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Validation of candidate causal genes for obesity that affect shared metabolic pathways and networks.

  • Author(s): Yang, Xia;
  • Deignan, Joshua L;
  • Qi, Hongxiu;
  • Zhu, Jun;
  • Qian, Su;
  • Zhong, Judy;
  • Torosyan, Gevork;
  • Majid, Sana;
  • Falkard, Brie;
  • Kleinhanz, Robert R;
  • Karlsson, Jenny;
  • Castellani, Lawrence W;
  • Mumick, Sheena;
  • Wang, Kai;
  • Xie, Tao;
  • Coon, Michael;
  • Zhang, Chunsheng;
  • Estrada-Smith, Daria;
  • Farber, Charles R;
  • Wang, Susanna S;
  • van Nas, Atila;
  • Ghazalpour, Anatole;
  • Zhang, Bin;
  • Macneil, Douglas J;
  • Lamb, John R;
  • Dipple, Katrina M;
  • Reitman, Marc L;
  • Mehrabian, Margarete;
  • Lum, Pek Y;
  • Schadt, Eric E;
  • Lusis, Aldons J;
  • Drake, Thomas A
  • et al.

Published Web Location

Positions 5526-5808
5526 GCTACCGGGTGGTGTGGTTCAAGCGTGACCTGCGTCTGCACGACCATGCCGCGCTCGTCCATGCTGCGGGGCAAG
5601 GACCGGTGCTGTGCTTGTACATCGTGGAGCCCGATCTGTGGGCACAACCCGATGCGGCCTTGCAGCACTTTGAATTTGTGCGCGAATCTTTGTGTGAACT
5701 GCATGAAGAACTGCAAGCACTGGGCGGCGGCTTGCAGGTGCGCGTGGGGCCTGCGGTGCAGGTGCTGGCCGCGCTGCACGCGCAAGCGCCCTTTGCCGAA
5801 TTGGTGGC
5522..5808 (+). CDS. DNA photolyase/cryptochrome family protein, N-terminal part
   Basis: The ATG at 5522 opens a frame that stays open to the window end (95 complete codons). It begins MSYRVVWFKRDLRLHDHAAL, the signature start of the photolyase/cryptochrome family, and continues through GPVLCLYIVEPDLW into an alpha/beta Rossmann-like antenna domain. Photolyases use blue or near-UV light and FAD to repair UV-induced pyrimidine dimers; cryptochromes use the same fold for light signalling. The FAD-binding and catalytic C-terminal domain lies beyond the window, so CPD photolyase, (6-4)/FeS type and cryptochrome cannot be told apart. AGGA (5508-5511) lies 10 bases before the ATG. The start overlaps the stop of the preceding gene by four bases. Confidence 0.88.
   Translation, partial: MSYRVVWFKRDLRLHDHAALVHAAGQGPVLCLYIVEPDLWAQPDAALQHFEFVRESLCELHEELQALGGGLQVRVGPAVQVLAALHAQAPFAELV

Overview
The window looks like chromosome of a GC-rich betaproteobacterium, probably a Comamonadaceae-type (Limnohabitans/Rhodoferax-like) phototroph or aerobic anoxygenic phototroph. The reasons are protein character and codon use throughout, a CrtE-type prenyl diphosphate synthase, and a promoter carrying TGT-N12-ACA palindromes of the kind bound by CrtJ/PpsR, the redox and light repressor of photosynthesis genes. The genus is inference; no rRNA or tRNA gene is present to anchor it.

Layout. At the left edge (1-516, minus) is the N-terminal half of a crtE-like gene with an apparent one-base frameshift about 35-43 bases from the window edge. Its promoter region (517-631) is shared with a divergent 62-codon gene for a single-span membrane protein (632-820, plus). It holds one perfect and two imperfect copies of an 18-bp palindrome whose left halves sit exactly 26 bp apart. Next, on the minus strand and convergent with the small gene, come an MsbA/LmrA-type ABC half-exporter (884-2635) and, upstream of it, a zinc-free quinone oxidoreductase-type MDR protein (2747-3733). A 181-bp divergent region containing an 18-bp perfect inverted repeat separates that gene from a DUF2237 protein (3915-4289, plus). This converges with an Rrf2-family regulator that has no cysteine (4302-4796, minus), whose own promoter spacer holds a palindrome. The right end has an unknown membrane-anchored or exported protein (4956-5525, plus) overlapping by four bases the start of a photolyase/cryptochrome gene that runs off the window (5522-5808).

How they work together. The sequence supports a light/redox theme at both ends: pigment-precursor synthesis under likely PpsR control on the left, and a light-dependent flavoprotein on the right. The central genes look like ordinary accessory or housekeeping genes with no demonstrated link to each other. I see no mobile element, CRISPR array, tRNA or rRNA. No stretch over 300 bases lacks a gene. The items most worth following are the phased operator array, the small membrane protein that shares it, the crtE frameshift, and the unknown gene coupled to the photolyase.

A principal task in dissecting the genetics of complex traits is to identify causal genes for disease phenotypes. We previously developed a method to infer causal relationships among genes through the integration of DNA variation, gene transcription and phenotypic information. Here we have validated our method through the characterization of transgenic and knockout mouse models of genes predicted to be causal for abdominal obesity. Perturbation of eight out of the nine genes, with Gas7, Me1 and Gpx3 being newly confirmed, resulted in significant changes in obesity-related traits. Liver expression signatures revealed alterations in common metabolic pathways and networks contributing to abdominal obesity and overlapped with a macrophage-enriched metabolic network module that is highly associated with metabolic traits in mice and humans. Integration of gene expression in the design and analysis of traditional F(2) intercross studies allows high-confidence prediction of causal genes and identification of pathways and networks involved.

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